Your “mind’s eye” is your visual memory or imagination. Common examples of mental images include daydreaming, the mental visualization that occurs while reading a book, and the pictures summoned by athletes during training or before a competition.
This ability to create mental representations of things, people, and places that are absent from your visual field is important for problem-solving, memory, and spatial reasoning. Useful for humans, but it’s unlikely that animals can experience mental images.
The idea of having an “eye in our mind” first appeared in English in Chaucer’s (c. 1387) Man of Law’s Tale. However, the idea itself goes back at least to Cicero.
The term probably became known through the work of Shakespeare. He uses it in the best-known of all plays — Hamlet (1602), in a scene where Hamlet is recalling his father.
About 2% of people, when the eyes are closed, see only darkness, and such lack of ability is called aphantasia, though the other 98% can see colorful images. Hallucinogenic drugs increase that ability. Aphantasia does not seem to prevent creativity. Many aphantasics are successful in creative professions.
Aphantasics, being unable to visually summon the appearances of people they know and places they’ve been, can forget what their loved ones look like. They take photographs so that their memories are preserved. Meditation feels pointless, because the lack of mental imagery already gives them a clear mind.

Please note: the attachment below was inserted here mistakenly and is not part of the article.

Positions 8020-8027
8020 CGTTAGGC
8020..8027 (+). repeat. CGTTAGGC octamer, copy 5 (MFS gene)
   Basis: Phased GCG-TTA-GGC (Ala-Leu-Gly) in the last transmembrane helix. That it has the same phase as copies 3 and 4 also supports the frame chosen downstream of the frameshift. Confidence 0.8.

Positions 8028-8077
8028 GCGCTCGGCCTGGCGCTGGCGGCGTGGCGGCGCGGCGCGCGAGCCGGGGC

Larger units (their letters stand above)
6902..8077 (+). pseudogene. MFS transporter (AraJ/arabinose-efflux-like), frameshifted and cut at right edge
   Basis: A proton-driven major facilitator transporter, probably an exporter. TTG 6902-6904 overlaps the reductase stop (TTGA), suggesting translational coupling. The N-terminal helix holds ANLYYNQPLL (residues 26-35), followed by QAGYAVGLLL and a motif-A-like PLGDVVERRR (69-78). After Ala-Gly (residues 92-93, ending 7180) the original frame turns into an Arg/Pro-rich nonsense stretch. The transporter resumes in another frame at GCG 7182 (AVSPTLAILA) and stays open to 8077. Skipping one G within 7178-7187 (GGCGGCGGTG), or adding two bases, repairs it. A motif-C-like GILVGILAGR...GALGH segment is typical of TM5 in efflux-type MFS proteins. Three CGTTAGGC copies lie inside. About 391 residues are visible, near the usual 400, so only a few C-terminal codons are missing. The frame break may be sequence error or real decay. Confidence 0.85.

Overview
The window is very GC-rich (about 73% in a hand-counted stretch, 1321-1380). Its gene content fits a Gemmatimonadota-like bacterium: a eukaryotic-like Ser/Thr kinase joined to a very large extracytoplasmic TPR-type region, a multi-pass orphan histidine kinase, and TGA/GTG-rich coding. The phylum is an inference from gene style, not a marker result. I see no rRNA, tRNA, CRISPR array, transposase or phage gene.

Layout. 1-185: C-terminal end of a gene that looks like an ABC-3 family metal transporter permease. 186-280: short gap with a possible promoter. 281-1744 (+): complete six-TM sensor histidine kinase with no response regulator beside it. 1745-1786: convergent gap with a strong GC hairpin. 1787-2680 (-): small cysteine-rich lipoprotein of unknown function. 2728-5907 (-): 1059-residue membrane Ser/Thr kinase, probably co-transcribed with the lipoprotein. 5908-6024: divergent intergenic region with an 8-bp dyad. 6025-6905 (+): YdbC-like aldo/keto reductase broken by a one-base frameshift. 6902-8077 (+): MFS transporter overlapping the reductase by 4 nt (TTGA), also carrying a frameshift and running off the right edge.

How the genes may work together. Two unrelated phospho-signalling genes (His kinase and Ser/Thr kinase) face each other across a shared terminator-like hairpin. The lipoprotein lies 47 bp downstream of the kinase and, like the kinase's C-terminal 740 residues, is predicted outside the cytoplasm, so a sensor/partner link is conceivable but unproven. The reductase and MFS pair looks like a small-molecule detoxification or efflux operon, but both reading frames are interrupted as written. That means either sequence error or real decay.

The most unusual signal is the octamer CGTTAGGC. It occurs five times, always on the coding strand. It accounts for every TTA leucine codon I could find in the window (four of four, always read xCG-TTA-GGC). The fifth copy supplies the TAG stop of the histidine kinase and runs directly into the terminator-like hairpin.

Visual (as well as auditory, olfactory, etc.) imagery has long been researched in philosophy, psychology, cognitive science, and neuroscience. Mental imagery can sometimes produce the same effects as would be produced by the behavior or experience imagined.
The biological foundation of the mind’s eye is not fully understood, but the rudiments of are found in the deeper portions of the brain, where the center of perception exists. The pineal gland is a hypothetical candidate for producing a mind’s eye. Rick Strassman and others have postulated that during dreaming, the gland might secrete a hallucinogenic chemical N,N-Dimethyltryptamine (DMT) to produce internal visuals when external sensory data is occluded. However, this hypothesis has yet to be fully supported with neurochemical evidence and plausible mechanism for DMT production.
According to psychologist and cognitive scientist Steven Pinker, we can use real images along with mental images to put together completely new images, thus seeing how the world works without having to directly experience it.
In The Mind’s Eye, Oliver Sacks tells the stories of people who are able to navigate the world and communicate with others despite losing the power of speech, the capacity to recognize faces, the sense of three-dimensional space, the ability to read, and the sense of sight. For all of these people, the challenge is to adapt to a radically new way of being in the world.
Sometimes when I’m driving, my physical eyes are watching the road, but my mind’s eye is visualizing a different scene. I try not to let myself do that; it’s scary as hell to “come to” and not remember how I got halfway across town.